Following Plaintiff's administrative hearing, the ALJ found that she had the medically determinable severe impairments of mild osteoarthritis with disc bulge of the cervical spine; mild multi-level degenerative disc disease of the lumbar spine; chronic obstructive pulmonary disease; obesity; bipolar disorder; personality disorder; and anxiety/panic disorder/obsessive compulsive disorder. (R. 1158). She also found that Plaintiff did not have an impairment or combination of impairments that met or equaled the severity of a listed impairment. (R. 1159). She further found that Plaintiff had the residual functional capacity (“RFC”) to perform light work with limitations. (R. 1162). She determined that Plaintiff could not perform her past relevant work but could perform the requirements of representative occupations such as a garment sorter, folder, or small parts assembler. (R. 1197). The ALJ ultimately concluded that Plaintiff was not disabled. (Id.).


         The court's review of the Commissioner's decision is narrowly circumscribed. The function of the court is to determine whether the Commissioner's decision is supported by substantial evidence and whether proper legal standards were applied. Richardson v. Perales, 402 U.S. 389, 390, 91 S.Ct. 1420, 1422 (1971); Mitchell v. Comm'r Soc. Sec., 771 F.3d 780, 782 (11th Cir. 2015); Wilson v. Barnhart, 284 F.3d 1219, 1221 (11th Cir. 2002). The court must “scrutinize the record as a whole to determine if the decision reached is reasonable and supported by substantial evidence.” Bloodsworth v. Heckler, 703 F.2d 1233, 1239 (11th Cir. 1983). Substantial evidence is “such relevant evidence as a reasonable person would accept as adequate to support a conclusion.” Id. It is “more than a scintilla, but less than a preponderance.” Id.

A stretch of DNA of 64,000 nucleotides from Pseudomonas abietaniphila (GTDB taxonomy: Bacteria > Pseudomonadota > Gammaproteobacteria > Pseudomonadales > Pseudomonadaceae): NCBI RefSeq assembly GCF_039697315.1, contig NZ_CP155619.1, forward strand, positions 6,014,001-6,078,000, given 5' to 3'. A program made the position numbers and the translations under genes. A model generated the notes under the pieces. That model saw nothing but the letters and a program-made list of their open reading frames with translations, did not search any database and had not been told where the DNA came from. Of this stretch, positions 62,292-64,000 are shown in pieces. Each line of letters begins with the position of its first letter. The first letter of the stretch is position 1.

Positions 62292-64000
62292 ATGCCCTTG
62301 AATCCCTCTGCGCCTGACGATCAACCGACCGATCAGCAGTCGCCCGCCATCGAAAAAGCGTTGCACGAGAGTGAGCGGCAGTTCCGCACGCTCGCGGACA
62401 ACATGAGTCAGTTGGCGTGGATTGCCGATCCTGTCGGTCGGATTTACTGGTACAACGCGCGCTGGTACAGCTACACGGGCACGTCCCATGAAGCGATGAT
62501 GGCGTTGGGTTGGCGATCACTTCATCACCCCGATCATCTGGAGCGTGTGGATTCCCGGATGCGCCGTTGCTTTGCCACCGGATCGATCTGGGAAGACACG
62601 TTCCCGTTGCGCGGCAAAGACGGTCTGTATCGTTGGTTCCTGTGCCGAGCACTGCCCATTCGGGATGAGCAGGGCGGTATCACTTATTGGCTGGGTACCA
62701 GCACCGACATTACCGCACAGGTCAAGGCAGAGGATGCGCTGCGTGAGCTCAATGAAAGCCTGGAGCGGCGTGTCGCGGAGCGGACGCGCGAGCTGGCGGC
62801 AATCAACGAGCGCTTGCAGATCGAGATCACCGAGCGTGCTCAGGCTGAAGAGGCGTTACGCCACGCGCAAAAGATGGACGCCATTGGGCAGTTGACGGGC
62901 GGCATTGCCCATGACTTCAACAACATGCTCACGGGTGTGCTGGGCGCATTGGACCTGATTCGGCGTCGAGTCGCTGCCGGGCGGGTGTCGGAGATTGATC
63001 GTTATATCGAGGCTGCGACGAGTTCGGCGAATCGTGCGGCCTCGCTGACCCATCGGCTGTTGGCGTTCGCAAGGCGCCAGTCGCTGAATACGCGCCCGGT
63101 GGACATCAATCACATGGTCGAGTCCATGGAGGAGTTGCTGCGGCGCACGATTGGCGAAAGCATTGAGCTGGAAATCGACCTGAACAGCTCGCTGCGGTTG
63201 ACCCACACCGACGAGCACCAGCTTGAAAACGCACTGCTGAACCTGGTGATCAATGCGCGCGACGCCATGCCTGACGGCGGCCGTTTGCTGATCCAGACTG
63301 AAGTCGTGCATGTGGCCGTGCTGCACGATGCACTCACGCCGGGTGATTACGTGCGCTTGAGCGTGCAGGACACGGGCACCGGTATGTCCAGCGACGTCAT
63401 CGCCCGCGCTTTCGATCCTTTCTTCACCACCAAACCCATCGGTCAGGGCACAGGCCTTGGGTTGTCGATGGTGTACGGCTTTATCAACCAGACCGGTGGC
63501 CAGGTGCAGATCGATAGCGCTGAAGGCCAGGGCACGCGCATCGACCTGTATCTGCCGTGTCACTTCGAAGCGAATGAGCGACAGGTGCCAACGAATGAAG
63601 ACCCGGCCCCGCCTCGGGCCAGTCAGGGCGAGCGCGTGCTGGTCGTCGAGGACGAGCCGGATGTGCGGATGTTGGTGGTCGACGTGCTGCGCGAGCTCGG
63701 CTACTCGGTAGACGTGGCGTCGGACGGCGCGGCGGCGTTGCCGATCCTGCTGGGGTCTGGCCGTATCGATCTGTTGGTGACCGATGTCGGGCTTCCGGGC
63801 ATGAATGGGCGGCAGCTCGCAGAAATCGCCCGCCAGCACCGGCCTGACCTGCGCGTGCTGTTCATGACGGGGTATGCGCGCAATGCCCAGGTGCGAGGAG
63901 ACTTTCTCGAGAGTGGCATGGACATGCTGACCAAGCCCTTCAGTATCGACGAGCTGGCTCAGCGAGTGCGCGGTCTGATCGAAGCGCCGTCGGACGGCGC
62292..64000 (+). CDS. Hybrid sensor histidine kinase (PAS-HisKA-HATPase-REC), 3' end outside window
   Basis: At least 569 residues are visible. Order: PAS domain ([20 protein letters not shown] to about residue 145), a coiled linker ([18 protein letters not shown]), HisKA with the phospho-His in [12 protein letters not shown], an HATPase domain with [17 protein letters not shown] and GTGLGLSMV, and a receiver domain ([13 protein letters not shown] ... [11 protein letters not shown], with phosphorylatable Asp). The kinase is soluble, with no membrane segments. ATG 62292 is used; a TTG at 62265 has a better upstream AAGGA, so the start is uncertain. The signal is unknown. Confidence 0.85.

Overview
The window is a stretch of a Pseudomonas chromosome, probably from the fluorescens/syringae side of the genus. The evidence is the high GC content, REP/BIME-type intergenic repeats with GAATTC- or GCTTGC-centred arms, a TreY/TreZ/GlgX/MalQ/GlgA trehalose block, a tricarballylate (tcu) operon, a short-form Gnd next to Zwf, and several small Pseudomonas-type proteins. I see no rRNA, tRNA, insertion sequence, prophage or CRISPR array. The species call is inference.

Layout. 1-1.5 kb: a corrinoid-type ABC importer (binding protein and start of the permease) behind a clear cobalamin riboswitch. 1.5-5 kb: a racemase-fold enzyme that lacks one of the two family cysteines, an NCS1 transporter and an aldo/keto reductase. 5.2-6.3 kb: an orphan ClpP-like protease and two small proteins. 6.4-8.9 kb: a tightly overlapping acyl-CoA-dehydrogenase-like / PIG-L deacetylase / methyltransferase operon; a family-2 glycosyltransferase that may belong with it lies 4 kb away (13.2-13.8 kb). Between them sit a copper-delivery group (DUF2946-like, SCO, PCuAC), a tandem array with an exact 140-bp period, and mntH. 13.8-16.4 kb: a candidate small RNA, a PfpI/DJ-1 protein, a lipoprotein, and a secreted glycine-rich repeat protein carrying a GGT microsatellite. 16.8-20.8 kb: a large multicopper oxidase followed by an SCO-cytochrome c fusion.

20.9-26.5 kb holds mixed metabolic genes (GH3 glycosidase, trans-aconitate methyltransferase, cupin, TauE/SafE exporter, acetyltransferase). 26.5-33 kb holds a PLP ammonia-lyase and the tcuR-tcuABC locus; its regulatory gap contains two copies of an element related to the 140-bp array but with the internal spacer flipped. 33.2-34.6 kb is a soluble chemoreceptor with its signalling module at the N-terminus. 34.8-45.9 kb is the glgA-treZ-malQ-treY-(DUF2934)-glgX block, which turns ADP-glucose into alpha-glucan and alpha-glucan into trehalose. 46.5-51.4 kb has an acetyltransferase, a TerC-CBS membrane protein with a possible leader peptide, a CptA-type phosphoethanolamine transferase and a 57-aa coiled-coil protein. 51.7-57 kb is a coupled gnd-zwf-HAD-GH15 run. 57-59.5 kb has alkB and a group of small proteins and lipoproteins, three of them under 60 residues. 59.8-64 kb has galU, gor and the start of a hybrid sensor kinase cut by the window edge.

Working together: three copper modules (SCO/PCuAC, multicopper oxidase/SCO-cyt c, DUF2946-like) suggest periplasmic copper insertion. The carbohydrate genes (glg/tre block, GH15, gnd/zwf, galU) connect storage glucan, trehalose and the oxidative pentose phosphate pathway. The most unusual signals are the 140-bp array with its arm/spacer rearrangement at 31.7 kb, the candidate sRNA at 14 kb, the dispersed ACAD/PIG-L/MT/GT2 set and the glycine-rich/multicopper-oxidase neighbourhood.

The court must uphold factual findings that are supported by substantial evidence. However, it reviews the ALJ's legal conclusions de novo because no presumption of validity attaches to the ALJ's determination of the proper legal standards to be applied. Davis v. Shalala, 985 F.2d 528, 531 (11th Cir. 1993). If the court finds an error in the ALJ's application of the law, or if the ALJ fails to provide the court with sufficient reasoning for determining that the proper legal analysis has been conducted, it must reverse the ALJ's decision. See Cornelius v. Sullivan, 936 F.2d 1143, 1145-46 (11th Cir. 1991). The court must affirm the ALJ's decision if substantial evidence supports it, even if other evidence preponderates against the Commissioner's findings. See Crawford v. Comm'r of Soc. Sec., 363 F.3d 1155, 1158 (11th Cir. 2004) (quoting Martin v. Sullivan, 894 F.2d 1520, 1529 (11th Cir. 1990)).